The movie went on to become a hit and Dileep ended up marrying his co-star Manju Warrier, who took a break from her successful career post their marriage. Dileep, meanwhile, went on to become a successful producer, exhibitor and businessman. Besides D-Cinemaas, a multiplex chain, Dileep owns Dhe Puttu, a restaurant chain with branches in Kerala and the Middle East.
In a film industry that’s heavily unionised — with associations representing everyone from crane operators to scriptwriters and directors — and where being with the right association can often make or break careers, Dileep had a knack of playing it right.
In November 2008, Dileep is said to have walked out of a movie, asking for its director Tulasidas, whose earlier movie had flopped, to be replaced. As the Malayalam Cine Technicians Associations (MACTA), a body representing directors, threatened to boycott Dileep, he allegedly engineered a split of the MACTA to help form the rival Film Employers’ Federation of Kerala. Several top directors then sided with Dileep and accused then MACTA general secretary Vinayan, a top director, of being autocratic.
After Dileep’s arrest in 2017, Vinayan, bitter from that experience, told television channels, “He is a person capable of manipulating actors and cutting down rivals. He is a master manipulator. My films contributed to his career graph, but he reciprocated with cruelty.’’
The Sunday Express reached out to director and long-time Dileep associate Nadirshah, director Arun Gopi, and actors Siddique, Harisree Ashokan and Edavela Babu for this story, but they refused to comment citing the ongoing trial.
Industry watchers point to a similar incident from January 2017. Then, as the Kerala Film Exhibitors’ Federation went on a prolonged strike over a dispute with distributors, Dileep, whose cinema halls too bore the brunt, ended the stir by splitting the exhibitors’ body and forming a parallel body. “Hereafter, theatres will never be shut down, whatever the reason,” declared Dileep, after being elected president of FEUOK, a position that meant he now controlled the way movies were made and distributed in the state.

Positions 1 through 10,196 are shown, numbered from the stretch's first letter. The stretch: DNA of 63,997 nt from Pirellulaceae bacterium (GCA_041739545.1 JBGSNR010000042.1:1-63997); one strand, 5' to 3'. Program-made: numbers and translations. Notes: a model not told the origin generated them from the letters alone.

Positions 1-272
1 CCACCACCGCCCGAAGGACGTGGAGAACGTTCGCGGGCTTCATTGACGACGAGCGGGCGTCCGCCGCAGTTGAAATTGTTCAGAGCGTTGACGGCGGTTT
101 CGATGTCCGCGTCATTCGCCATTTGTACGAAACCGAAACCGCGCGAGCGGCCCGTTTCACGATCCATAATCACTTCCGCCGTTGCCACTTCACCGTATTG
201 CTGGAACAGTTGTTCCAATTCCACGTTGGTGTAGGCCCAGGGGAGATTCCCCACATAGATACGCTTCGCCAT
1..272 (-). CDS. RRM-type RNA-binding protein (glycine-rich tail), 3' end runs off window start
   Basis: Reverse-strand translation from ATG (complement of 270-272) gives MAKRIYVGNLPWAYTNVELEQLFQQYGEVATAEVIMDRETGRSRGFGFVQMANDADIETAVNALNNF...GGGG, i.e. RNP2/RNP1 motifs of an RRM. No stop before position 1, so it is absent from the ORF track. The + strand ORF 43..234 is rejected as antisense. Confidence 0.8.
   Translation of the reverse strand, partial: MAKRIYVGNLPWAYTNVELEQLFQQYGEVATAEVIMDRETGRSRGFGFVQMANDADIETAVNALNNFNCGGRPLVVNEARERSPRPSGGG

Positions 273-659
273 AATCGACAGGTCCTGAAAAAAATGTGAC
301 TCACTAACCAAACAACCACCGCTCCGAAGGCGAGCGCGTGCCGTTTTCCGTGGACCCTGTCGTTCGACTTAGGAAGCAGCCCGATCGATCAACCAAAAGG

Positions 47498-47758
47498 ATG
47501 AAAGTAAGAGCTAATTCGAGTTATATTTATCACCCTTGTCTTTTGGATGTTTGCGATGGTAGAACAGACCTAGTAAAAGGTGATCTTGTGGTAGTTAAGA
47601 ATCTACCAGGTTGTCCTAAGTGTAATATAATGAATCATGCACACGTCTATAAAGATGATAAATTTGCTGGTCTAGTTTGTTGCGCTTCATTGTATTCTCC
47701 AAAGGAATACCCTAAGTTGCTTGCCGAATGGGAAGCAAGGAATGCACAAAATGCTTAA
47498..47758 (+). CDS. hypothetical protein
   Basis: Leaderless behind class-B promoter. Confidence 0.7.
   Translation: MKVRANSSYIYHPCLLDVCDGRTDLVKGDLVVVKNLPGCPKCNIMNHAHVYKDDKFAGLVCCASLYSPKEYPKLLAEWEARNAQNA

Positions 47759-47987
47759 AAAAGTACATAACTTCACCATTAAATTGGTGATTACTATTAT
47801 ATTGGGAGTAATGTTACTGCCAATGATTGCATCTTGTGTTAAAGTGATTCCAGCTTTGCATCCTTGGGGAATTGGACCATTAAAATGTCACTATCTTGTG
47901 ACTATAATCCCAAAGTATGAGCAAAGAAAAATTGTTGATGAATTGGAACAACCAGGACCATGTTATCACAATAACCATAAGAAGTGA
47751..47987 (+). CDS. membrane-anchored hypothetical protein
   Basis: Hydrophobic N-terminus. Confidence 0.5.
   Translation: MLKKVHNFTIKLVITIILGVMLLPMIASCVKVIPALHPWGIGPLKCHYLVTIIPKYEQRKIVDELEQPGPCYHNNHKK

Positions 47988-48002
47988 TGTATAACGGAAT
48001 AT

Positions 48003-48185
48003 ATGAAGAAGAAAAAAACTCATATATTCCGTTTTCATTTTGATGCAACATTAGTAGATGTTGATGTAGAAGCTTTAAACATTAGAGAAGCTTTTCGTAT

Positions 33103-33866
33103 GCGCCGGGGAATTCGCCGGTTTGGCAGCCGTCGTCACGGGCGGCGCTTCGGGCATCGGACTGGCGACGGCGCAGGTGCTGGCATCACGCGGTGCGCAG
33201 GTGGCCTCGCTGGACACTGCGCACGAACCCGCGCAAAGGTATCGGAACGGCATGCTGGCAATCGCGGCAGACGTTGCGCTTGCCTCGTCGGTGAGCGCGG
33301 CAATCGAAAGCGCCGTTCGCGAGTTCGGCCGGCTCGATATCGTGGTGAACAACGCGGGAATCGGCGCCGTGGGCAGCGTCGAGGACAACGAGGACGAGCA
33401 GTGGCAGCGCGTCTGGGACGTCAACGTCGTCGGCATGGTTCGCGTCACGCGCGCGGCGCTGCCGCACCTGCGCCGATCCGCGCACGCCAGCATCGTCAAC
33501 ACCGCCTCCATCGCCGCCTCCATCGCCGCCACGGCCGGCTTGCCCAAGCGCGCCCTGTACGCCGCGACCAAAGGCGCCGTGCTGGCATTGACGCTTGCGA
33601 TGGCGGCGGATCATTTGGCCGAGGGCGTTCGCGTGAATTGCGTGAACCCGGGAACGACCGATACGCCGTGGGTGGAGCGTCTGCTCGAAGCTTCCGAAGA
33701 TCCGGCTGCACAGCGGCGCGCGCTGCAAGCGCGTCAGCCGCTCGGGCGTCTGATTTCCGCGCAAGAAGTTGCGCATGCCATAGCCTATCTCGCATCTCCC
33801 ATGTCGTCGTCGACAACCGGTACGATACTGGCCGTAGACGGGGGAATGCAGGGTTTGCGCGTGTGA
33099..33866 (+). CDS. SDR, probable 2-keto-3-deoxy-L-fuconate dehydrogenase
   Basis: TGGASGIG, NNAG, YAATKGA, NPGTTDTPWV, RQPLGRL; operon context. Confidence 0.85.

His clout also meant that he had the backing of the Association of Malayalam Movie Artists (AMMA), a powerful film body of which he was treasurer and which has often been accused of being controlled by powerful cliques within the industry.
Those in film circles also talk about a public spat between the late Thilakan, a senior National Award-winning actor, and AMMA, at the end of which Thilakan accused Dileep of being manipulative and “cunning”.
In 2014, 16 years after their marriage, Dileep and Manju split. Their divorce and Dileep’s alleged relationship with Kavya Madhavan, his co-star in several of his hit movies, whom he married two years later, were the subject of breathless speculation.
The 2017 sexual assault case again brought the estranged Dileep-Manju relationship in the public eye with Dileep allegedly suspecting the victim of divulging details of his alleged relationship with Kavya to Manju.
The Women’s Collective in Cinema (WCC), a forum that is led by a vocal group of actors including Parvathy Thiruvothu, Revathy, Rima Kallingal and Padmapriya Janakiraman, who have taken up the cause of the victim in the sexual assault case, has often accused Dileep of using his clout to influence the case and get some of the biggest names in Malayalam cinema to back him.
The WCC also took on AMMA, forcing the outfit that now has Mohanlal as president to expel Dileep. Mohanlal later said that AMMA had informally moved to reinstate Dileep, but that the actor himself said he would stay out till his ‘innocence’ was proved.
Now, amid fresh allegations, claims and counterclaims, this is a Dileep story that isn’t ending anytime soon.